RT @atossaaraxia I’ve spent far too many Friday nights angry this month. – That’s “far” too many!
— U.S. Citizen Abroad (@USCitizenAbroad) March 23, 2013
The following comment by Calgary deserves to be a post.
… and someone needs to write a book on the “human” side of this, the collateral damage, especially for families like yours, Animal. And yours, monalisa.
If only others really, really understood, we could (or I could) leave the anger behind and live my remaining years without the nagging worry in the back of my mind that my son’s situation (and me as the trustee of his finances) will be “caught” / that I am / we are criminals.
I don’t have the worry of having to visit aging, ailing parents across the line. Mine are both gone — and in many ways (as awful as that sounds), I am glad for that fact. I hate the burden on my one sister who understands all this by my unrelenting discussion to her of me, her Canadian sister, and family’s US citizenship-based taxation issues. It is a maze and we are blindfolded and we don’t have a step-by-step best procedure that will work.
PS — I am one who would be most hesitant to again cross the US border with my Canadian passport and CLN, especially if my son were travelling with me. That he would be safer to cross the US border with his Canadian passport that shows his Canadian birthplace with someone else rather than with his mother who has a Canadian passport with a US birthplace makes me sick to my stomach. But that’s my perception — I would not feel safe in doing that with him and some nice border guard asking if I was his mother, then putting two and two together.
I’m so glad both of you — and I wish so many others — were tuned in to Isaac Brock. And, I’m so glad it’s here for me and my unresolvable anger.
For many the anger is worse than the tax issues. Somehow or other, one must learn to put the anger behind you. Sometime ago I wrote a post on this called: “Psychotherapy for U.S. citizens abroad“. Excerpts include:
Moe Levine (not that I ever met him) was considered to be one of America’s greatest trial lawyers. Although he died in 1974, his wisdom lives on his book (appropriate called) “Moe Levine on Trial Advocacy“. He (legend has it) was a master at delivering the closing statement in his jury trials. When arguing for a severely injured plaintiff he (according to the commentators of his time) would tell the jury (referring to a badly injured client):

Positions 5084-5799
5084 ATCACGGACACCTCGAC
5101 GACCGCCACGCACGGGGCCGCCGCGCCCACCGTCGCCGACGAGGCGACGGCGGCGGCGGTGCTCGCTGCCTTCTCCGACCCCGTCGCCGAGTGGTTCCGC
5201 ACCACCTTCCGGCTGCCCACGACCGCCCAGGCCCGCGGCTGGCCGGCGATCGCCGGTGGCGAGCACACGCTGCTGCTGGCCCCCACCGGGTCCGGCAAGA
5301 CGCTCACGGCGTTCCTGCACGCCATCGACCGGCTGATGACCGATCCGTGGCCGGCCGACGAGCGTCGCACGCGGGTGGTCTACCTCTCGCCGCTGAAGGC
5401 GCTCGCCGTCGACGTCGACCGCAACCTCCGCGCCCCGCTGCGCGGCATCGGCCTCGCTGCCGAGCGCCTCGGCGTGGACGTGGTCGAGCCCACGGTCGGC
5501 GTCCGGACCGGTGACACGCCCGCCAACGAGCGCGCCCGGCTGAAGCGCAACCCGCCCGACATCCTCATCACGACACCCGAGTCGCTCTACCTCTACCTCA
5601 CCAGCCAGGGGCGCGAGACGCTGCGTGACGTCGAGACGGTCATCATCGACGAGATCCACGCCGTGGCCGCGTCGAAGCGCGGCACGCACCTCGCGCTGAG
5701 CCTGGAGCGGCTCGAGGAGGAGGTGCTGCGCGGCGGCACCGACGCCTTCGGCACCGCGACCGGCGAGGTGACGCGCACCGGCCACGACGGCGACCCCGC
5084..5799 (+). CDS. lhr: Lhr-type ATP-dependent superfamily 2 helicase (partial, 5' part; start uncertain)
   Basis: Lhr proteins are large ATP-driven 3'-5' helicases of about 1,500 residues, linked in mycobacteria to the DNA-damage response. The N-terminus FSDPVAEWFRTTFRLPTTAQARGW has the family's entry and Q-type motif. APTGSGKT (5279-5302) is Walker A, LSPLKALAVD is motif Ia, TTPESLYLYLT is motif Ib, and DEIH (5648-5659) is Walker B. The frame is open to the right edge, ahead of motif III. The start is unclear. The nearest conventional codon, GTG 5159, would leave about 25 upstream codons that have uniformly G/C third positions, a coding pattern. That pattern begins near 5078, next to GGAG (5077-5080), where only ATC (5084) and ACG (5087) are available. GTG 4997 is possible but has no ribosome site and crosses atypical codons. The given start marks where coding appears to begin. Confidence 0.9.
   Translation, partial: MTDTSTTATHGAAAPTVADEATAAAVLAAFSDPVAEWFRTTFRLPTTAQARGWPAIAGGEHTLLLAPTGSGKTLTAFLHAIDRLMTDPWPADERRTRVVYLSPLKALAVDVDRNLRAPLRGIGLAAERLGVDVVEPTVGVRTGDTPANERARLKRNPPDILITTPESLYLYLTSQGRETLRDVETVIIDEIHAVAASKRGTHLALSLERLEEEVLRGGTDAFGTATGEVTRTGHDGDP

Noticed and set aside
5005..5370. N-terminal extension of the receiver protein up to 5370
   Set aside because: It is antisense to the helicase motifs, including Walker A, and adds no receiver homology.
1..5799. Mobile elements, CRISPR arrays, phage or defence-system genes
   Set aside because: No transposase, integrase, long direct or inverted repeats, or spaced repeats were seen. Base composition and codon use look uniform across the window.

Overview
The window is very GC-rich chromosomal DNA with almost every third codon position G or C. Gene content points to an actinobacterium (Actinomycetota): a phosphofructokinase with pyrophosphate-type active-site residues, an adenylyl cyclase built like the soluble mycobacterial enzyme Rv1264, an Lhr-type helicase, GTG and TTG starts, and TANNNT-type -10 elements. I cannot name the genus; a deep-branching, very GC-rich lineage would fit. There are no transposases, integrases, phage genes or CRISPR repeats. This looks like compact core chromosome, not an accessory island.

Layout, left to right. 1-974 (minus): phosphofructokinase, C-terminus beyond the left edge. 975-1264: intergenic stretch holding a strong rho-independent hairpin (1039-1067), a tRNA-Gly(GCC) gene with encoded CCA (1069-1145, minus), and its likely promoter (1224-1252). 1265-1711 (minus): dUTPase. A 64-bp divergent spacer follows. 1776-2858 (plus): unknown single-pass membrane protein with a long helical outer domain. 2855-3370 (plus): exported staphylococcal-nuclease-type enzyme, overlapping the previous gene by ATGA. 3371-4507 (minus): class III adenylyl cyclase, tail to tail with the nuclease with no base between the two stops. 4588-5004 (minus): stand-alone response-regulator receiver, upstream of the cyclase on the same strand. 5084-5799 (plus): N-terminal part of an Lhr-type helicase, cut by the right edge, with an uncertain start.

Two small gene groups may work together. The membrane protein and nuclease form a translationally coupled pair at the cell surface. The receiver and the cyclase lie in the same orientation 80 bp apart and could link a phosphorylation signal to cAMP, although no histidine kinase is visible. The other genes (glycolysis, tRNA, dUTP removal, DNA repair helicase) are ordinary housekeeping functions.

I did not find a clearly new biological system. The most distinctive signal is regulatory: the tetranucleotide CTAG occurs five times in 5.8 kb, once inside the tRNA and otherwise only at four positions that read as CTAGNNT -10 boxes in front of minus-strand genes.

“It’s not what you take from them it’s what you leave them with.”
In other words, the inability to live a normal life was worse than the injury itself. Leaving aside the financial costs, Obama/IRS tyranny has had a very serious effect on the lives of many U.S. expats. Few of them will ever forget the day they learned about these problems. One (of many) example is the story of Ambassador Jacobson’s 70 Year old grandmas” in Saskatchewan. (For an update to this see this comment.)
Suggestions for how to resolve and move beyond the anger …
How has this experience changed you as a person?
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“The more ex-pats who go through with renunciation/relinquishment, the louder the message will be heard.”
That was 3 years ago, which makes my revival doubtful, but still…
The more ex-pats who go through with renunciation/relinquishment, the louder the message remains unheard by deaf homelanders and ostriches.
‘Not long after he [Bellamy] penned the pledge of allegiance, he made these frightening statements in an editorial for the Illustrated American:
“A democracy like ours cannot afford to throw itself open to the world…Where all classes of society merge insensibly into one another every alien immigrant of inferior race may bring corruption to the stock. There are races more or less akin to our own whom we may admit freely and get nothing but advantage by the infusion of their wholesome blood. But there are other races, which we cannot assimilate without lowering our racial standard, which we should be as sacred to us as the sanctity of our homes.”‘
That makes it so much more interesting that the pledge of allegiance was recited in schools in a US outlying possession, by citizens of that outlying possession who had been born as US non-citizen nationals but had been converted into aliens by act of Congress because of the inferiority of their race, but by act of Congress still owed allegiance to the country of which they were aliens.
Thanks for bringing this post forward. It’s interesting that the person I was then has not effectively moved on with my anger.
Thanks also for your comment regarding *The Pledge of Allegiance* that most of us here had ingrained in our psyche. It is scary to me that the US mantra remains the same as the author of *The Pledge*…
(There is another post in the Isaac Brock archives that discusses *The Pledge*. One interpretation to me is that very US exceptionality is why we who have left, for whatever reason, are shunned and now exploited.)
This all fits in so well with this morning’s comment by MuzzledNoMore (though it goes much further than the tax arena) in reply to Tom Alciere and George’s comment after …
Hmm. America’s “leadership” in the tax arena has made the world a much more dangerous place for her expats. Not sure I’m ready for much more American “leadership”.
and to Patricia’s new post, It’s NOT the Taxes, it’s the Effect on Real Lives, Stupid.